5. Fear is your friend. When you feel fear it is your body’s way of giving you a warning. Pay attention to it. Know what it is. Learn to count backwards from three and ask yourself if you need to be afraid of this or not. Overcoming your fear is a massive rush. Listening to your fear and not getting killed is an even better rush.

6. Don’t be rigid. Part of the joy of travel is that it allows us to grow and become something different than we have always been. Open yourself up to new ideas. If you automatically say no, you will certainly miss something.

7. Remember to ask question about the people you are talking with. It’s far too easy to start talking about yourself. We are all our own favorite subject. People you meet will ask you questions. Answer them, but be brief and don’t forget to ask them about themselves. They are also their own favorite thing to talk about.

Okay, seven isn’t enough…here is an 8th tip!

8. READ! If you are traveling and you don’t like to read, you will have a less wonderful time than those that do. When you are traveling the world, you will have times when you have to spend hours waiting for something. A book can make that time a joy. Why not try my latest book? Vagabonds: Sometimes Getting Lost is the Point.

Vagabonds: Sometimes Getting Lost Is The PointPlus, if you read about the places you are going or have been, you will find all of your travel more fulfilling.

Sure, you can read the guidebook, but there isn’t much better than reading a story about a bar in Tangier and then walking into the place two days later.

Fiction, biography, travel memoirs, or holy books like the Q’uran (if you are visiting a Muslim country). All of them will give you insight into the places you are visiting.

Tips For Improving Your Travel Experience – Anywhere – Anytime

Travel tips

Here are 27 quick tips to make world travel better. What are your quick tips for world travelers?
1) Say hi to other people who are traveling
2) Don’t flash your bling
3) Catch a cab and talk to the driver about cool things to do (Cabbies are almost always multi-lingual)
4) Scan a picture of your passport and give it to someone you trust
5) Get a nice padlock and use it when necessary (It takes two to steal: the thief and the one who left an opportunity)
6) Wear long pants during long transport
7) Look at the mattress…know what bedbugs look like
8) Stay where you get breakfast for free
9) Make sure hot water is included
10) Find paperback exchanges

Travel Tips

11) Stay longer and get cheaper room rates
12) Fill out your couchsurfing profile completely
13) Look for free fruit on the trees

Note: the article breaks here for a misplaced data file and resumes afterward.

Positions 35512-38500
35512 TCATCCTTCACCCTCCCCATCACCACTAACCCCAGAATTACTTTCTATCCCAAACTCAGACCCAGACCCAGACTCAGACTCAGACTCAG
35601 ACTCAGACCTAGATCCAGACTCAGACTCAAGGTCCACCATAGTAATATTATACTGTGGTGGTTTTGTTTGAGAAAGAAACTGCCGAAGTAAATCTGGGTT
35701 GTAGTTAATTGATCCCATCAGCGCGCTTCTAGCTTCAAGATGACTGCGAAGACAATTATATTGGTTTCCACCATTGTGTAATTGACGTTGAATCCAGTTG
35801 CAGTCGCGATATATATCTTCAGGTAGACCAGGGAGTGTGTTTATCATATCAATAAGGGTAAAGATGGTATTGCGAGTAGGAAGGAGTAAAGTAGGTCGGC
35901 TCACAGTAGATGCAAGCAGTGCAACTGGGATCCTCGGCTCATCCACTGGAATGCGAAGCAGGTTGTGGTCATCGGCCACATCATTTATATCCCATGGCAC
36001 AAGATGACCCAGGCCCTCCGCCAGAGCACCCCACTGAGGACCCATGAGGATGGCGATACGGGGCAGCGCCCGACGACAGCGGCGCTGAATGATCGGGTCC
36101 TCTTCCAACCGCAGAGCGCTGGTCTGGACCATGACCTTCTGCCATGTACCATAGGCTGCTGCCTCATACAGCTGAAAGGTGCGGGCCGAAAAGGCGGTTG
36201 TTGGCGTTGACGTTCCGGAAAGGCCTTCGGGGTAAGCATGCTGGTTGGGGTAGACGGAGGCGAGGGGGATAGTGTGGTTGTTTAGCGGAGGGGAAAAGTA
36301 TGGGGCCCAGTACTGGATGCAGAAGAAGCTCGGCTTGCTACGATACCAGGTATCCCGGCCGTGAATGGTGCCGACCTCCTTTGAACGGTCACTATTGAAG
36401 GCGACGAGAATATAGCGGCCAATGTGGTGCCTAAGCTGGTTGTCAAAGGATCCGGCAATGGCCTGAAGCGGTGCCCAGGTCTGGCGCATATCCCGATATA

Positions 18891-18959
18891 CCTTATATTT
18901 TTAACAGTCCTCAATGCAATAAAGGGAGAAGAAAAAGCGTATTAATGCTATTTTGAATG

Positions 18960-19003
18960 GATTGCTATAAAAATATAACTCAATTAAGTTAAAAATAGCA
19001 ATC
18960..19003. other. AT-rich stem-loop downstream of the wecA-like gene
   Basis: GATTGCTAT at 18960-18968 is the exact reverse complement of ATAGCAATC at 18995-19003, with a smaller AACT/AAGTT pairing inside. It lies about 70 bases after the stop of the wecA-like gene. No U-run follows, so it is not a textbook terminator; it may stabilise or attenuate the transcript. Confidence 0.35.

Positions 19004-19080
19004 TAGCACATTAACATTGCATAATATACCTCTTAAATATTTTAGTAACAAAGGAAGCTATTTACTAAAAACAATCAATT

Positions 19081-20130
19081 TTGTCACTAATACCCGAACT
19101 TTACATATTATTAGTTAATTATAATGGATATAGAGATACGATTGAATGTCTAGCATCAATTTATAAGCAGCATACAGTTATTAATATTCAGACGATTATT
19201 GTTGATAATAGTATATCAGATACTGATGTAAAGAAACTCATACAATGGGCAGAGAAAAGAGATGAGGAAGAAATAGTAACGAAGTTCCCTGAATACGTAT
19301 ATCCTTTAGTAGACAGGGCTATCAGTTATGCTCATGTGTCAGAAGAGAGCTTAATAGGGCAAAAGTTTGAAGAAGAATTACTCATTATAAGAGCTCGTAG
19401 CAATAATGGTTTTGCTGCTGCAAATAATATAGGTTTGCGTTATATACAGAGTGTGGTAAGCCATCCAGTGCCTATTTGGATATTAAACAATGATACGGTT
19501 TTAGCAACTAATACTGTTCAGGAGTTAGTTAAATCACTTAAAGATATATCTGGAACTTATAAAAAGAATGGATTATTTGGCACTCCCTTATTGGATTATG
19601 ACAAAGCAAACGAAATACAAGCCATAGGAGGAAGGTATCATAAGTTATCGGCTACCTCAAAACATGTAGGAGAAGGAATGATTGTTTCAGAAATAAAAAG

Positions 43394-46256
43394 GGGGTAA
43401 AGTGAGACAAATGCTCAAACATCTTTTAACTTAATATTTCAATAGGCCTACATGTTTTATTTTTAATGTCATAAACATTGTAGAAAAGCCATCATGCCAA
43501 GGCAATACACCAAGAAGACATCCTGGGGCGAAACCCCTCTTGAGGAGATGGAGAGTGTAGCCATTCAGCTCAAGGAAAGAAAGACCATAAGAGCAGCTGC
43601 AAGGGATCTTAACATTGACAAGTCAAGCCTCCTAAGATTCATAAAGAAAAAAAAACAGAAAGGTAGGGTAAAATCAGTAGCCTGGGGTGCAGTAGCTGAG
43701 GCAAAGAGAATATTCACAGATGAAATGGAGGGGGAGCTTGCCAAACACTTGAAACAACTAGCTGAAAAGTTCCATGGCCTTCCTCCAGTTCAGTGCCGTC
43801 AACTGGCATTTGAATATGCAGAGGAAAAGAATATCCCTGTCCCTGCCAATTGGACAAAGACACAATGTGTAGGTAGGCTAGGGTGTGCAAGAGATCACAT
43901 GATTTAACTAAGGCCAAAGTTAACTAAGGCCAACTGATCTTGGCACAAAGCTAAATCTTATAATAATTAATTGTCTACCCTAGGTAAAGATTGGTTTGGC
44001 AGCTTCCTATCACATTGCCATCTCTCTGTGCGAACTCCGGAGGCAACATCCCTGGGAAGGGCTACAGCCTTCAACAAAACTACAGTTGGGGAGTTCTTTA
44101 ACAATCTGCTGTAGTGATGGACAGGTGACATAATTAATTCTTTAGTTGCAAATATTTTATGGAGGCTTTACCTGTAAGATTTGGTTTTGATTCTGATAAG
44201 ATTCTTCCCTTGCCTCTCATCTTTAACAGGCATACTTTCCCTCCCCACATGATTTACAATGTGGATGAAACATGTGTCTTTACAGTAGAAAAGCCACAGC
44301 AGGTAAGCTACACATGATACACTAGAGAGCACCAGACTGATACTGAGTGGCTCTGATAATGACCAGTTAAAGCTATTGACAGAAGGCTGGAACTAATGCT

14) Look for language exchanges
15) Don’t leave your phone in your room
16) Bring your own condoms
17) Don’t get so drunk you can’t take care of yourself
18) Trust your instincts about people
19) Eat the local food
20) Always ask for a second price
21) Don’t wander around alone late at night
22) Don’t give up your passport
23) Bring your valuables to the shower with you in a hostel
24) Eat lots of cheese if you get diarrhea
25) A handful of nuts makes hunger go away
26) Get a haircut and a shave (or a wax and a style)

What are your quick tips for world travel?

Beyond the Hotels – Big City Homestays in South America

By Melissa Ruttanai

alternative to hotelsIn South America, accommodations are classified into categories and awarded stars for service, similar to the way guidebooks and AAA function. But travelers coming to South America for the first time may be a bit confused over the categorization of the sleeping arrangements south of the equator. For example, just because one business is a hotel it is not necessarily better than a hostal, or small guesthouse. Visitors to the region must do their research and investigate star-ratings for each place that they stay. Overall, hostals are a good budget choice where private bath, clean sheets, and family-run service is provided. Hospedajes are also nothing to ignore. They are even smaller establishments than hostals with perhaps 4-5 rooms often with private bath, but lacking in other amenities such as restaurant, bar or communal kitchen. We’ve found some of the best deals via hospedaje in Huanchaco and Nazca, Peru. But a new class of accommodations has emerged in South America and savvy travelers should take note. Private homestays are a fantastic way to relax but also immerse yourself in the local culture.